Placido Domingo, Diana Damrau sizzle in Met role debuts
Reviewed by Dwight Casimere March 18, 2013
Metropolitan Opera photos by Ken Howard
NEW YORK--A wealthy woman of free and easy virtue attracts the attention of an impetuous young suitor, who is, coincidentally, the son of a prominent nobleman. This, in a nutshell, is the centrifuge of character interplay that drives Guiseppe Verdi's La Traviata, in this revival of Willy Decker's 2010 Metropolitan Opera production. Originally adapted from the novel and play La Dame aux Carnelias, written by Alexandre Dumas fil, the son of the famed author of The Three Musketters. Originally set in the lavish salons of mid-19th Century Paris, the setting is fast-fowarded to a vaguely modern Beaux Arts setting in this starkly colorful production.
Featuring Diana Damrau in her role debut as Violetta and the esteemed Placido Domingo also in his role debut anywhere as Alfredo's father, Giorgio Germont, the performance sparkles from beginning to end with exceptional singing, terrific dramatic interplay and superlative music, conducted by Yannick Nezet-Seguin in his first Met performances of the Verdi tragedy.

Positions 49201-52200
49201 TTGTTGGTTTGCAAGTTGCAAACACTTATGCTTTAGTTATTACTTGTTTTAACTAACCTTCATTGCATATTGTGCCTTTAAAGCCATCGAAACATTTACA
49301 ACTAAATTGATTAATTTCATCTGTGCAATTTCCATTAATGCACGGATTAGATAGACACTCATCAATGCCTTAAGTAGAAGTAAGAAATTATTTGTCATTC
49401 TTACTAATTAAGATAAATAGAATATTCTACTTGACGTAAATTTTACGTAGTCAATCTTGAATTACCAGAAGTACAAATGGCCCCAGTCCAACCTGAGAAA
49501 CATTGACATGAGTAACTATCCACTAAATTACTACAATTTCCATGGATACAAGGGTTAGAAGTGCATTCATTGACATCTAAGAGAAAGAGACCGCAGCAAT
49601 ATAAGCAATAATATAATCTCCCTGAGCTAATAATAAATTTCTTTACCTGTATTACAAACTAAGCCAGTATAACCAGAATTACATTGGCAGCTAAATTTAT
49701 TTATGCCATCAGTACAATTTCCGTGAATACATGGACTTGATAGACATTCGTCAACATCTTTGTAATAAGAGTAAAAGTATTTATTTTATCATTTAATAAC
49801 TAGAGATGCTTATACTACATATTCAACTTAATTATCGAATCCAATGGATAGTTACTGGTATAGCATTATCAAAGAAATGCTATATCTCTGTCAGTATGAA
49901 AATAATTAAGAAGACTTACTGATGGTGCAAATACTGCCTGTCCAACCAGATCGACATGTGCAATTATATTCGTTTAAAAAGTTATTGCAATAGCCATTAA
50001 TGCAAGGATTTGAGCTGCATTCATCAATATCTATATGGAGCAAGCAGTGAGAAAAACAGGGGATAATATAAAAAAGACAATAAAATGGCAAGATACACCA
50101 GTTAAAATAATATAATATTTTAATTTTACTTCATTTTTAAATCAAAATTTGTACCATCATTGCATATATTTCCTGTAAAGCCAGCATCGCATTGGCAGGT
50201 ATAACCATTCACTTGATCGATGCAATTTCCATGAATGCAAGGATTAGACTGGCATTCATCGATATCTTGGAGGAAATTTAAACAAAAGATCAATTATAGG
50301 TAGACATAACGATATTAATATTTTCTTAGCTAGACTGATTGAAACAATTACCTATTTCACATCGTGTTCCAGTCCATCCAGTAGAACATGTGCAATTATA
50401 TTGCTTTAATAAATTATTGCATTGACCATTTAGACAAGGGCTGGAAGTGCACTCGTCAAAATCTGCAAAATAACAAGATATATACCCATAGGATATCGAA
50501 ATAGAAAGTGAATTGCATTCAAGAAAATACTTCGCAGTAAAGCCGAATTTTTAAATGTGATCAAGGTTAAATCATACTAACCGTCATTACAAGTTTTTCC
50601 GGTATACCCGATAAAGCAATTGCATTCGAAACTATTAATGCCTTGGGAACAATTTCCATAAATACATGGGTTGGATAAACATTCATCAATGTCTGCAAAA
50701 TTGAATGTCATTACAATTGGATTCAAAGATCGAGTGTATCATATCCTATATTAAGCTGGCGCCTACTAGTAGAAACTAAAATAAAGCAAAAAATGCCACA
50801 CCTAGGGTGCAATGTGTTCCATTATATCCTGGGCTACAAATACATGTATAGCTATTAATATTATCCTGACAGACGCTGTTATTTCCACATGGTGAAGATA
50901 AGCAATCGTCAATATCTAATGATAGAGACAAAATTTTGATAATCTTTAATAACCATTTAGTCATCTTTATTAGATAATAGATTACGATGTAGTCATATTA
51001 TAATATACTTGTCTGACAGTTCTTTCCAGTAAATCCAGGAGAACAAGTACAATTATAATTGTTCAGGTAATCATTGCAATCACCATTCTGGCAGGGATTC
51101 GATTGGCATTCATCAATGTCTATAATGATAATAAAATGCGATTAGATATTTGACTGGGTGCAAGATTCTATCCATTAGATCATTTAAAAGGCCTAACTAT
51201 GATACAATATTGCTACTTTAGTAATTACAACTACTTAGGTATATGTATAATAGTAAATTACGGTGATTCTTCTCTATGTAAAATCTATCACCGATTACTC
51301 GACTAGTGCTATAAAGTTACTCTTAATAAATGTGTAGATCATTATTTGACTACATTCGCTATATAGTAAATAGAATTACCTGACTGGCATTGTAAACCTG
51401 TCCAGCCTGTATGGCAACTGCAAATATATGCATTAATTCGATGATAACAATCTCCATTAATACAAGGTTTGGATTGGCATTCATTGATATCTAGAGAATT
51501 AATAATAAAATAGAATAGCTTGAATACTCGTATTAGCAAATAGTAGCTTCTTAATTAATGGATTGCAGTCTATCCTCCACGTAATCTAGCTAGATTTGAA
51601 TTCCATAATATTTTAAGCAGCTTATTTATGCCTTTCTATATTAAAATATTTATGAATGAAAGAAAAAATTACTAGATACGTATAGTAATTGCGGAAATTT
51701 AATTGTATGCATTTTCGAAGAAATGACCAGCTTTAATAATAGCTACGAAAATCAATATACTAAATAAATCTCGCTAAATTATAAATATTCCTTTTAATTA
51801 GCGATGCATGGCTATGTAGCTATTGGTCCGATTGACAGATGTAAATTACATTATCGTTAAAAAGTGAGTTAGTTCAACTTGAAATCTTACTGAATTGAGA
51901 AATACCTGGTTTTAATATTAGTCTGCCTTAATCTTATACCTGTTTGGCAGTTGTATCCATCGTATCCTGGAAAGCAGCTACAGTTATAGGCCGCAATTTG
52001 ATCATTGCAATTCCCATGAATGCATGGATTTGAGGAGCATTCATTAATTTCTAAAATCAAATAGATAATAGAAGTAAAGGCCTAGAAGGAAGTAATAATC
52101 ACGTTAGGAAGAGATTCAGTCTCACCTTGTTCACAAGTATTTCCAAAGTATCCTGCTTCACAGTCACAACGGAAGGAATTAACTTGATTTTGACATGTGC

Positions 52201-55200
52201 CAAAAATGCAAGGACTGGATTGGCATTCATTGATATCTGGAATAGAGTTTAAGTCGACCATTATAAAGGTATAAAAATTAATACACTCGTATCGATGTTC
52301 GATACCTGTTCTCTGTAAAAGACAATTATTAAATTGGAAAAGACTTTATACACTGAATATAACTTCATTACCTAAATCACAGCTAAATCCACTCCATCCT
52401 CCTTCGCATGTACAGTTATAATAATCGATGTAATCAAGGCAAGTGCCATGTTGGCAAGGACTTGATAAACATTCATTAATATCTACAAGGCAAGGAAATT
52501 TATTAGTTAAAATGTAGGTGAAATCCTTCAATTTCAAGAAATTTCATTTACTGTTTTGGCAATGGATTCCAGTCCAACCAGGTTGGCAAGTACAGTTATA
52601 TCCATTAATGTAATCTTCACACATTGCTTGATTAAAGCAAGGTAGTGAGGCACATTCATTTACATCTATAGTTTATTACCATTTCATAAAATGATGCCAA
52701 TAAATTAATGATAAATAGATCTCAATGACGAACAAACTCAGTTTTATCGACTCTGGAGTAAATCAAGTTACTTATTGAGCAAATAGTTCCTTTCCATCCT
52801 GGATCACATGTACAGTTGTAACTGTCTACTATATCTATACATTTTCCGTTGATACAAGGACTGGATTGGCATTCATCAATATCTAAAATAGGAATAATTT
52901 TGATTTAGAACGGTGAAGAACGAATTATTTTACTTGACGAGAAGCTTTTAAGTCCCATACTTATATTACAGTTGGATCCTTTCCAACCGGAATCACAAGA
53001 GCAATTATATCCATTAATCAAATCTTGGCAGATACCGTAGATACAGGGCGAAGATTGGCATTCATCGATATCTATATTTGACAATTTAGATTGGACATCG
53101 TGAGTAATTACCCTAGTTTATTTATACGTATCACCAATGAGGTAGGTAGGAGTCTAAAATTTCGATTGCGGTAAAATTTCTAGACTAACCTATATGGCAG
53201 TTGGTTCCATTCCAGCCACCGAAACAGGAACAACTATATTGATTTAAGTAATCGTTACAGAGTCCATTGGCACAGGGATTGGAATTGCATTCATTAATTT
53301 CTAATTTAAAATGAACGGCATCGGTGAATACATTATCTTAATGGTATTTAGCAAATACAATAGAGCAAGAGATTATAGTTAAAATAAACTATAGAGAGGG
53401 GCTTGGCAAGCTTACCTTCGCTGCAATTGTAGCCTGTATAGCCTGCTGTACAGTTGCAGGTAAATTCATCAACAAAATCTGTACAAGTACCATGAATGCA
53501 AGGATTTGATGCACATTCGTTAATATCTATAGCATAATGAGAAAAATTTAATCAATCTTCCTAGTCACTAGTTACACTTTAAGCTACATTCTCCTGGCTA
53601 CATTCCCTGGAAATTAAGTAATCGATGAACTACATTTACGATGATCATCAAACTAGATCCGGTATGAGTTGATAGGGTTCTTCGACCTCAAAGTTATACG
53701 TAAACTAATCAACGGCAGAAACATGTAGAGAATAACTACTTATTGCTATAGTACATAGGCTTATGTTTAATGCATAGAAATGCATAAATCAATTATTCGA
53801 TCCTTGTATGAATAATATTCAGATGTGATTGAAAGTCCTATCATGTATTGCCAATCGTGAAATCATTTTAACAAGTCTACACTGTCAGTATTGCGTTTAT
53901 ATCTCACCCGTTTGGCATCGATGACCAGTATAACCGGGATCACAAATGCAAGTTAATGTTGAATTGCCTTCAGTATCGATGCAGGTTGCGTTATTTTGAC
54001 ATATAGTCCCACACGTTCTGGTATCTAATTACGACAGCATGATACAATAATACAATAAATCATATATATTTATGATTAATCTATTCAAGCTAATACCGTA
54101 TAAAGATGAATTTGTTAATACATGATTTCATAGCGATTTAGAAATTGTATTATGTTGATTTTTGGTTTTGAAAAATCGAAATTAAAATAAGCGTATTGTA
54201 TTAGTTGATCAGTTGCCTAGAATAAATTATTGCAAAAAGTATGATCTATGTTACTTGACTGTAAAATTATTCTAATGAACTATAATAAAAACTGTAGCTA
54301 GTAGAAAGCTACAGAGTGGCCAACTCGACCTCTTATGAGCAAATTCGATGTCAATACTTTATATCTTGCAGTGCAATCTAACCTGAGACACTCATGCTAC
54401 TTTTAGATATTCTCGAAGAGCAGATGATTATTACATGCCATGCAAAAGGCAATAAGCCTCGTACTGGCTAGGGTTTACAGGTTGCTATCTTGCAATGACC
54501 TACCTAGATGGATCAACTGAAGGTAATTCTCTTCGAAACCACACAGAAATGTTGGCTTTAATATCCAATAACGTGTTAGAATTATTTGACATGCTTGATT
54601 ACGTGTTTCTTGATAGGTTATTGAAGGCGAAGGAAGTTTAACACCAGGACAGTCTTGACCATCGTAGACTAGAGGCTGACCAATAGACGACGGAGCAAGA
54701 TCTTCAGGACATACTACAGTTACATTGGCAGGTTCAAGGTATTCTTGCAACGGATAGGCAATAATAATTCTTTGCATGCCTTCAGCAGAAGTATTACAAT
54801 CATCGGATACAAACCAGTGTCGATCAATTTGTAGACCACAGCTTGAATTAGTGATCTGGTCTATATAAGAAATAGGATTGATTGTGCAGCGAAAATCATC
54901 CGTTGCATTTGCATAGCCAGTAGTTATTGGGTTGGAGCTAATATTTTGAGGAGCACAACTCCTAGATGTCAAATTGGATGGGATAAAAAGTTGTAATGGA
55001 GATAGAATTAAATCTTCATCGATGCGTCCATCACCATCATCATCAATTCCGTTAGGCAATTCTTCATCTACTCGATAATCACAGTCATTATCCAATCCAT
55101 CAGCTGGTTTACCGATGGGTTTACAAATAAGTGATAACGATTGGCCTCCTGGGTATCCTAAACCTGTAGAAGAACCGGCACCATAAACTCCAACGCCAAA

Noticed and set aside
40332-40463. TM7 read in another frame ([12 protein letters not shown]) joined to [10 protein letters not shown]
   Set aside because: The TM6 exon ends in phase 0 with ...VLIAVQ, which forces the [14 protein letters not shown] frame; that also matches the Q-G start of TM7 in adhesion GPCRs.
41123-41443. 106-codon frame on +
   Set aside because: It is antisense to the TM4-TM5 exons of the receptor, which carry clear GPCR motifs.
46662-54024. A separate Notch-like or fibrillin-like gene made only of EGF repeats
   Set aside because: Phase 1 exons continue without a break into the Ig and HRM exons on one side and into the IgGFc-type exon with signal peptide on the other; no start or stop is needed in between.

Savatore Cordella pinch-hit as Alfredo Germont, Violetta's ardent suitor, replacing an ailing Saimir Pirgu. Cordella displayed a lovely, liquid voice and a smooth, dramatic flair, However, he seemed to be rather muted in the early going, but seemed to warm up later in the performance to unleash the full power of his rich, velvety voice.
Damrau as Violetta, on the other hand, was a raging inferno throughout, lighting the stage afire with her agile moves, particularly while balancing precariously on the edge of the back of a sofa, while quaffing a bottle of imaginary champagne and toasting the joys of illicit love. All the while an ominous giant clock and the spectre of a white haired, dark-suited stranger dominates the edge of the stark, pale grey set, foreshadowing Violetta's doom.
Verdi's opera is a cautionary tale of the high price society, and morality, exacts on those who, like Icarus, attempt to fly too close to the flame of torrid free love and the life of excess and frivolity. Reckless abandon has its own intrinsic price. A higher moral force is always waiting in the wings to exact its toll. However, the ride can be glorious and filled with some incredibly great music and fantastic singing! Go see La Traviata, even if you've already seen it a hundred times. Domingo and Damrau create fireworks on the Met stage. Their chemistry and the sparks it creates are irresistable. For tickets and information, visit metopera.org.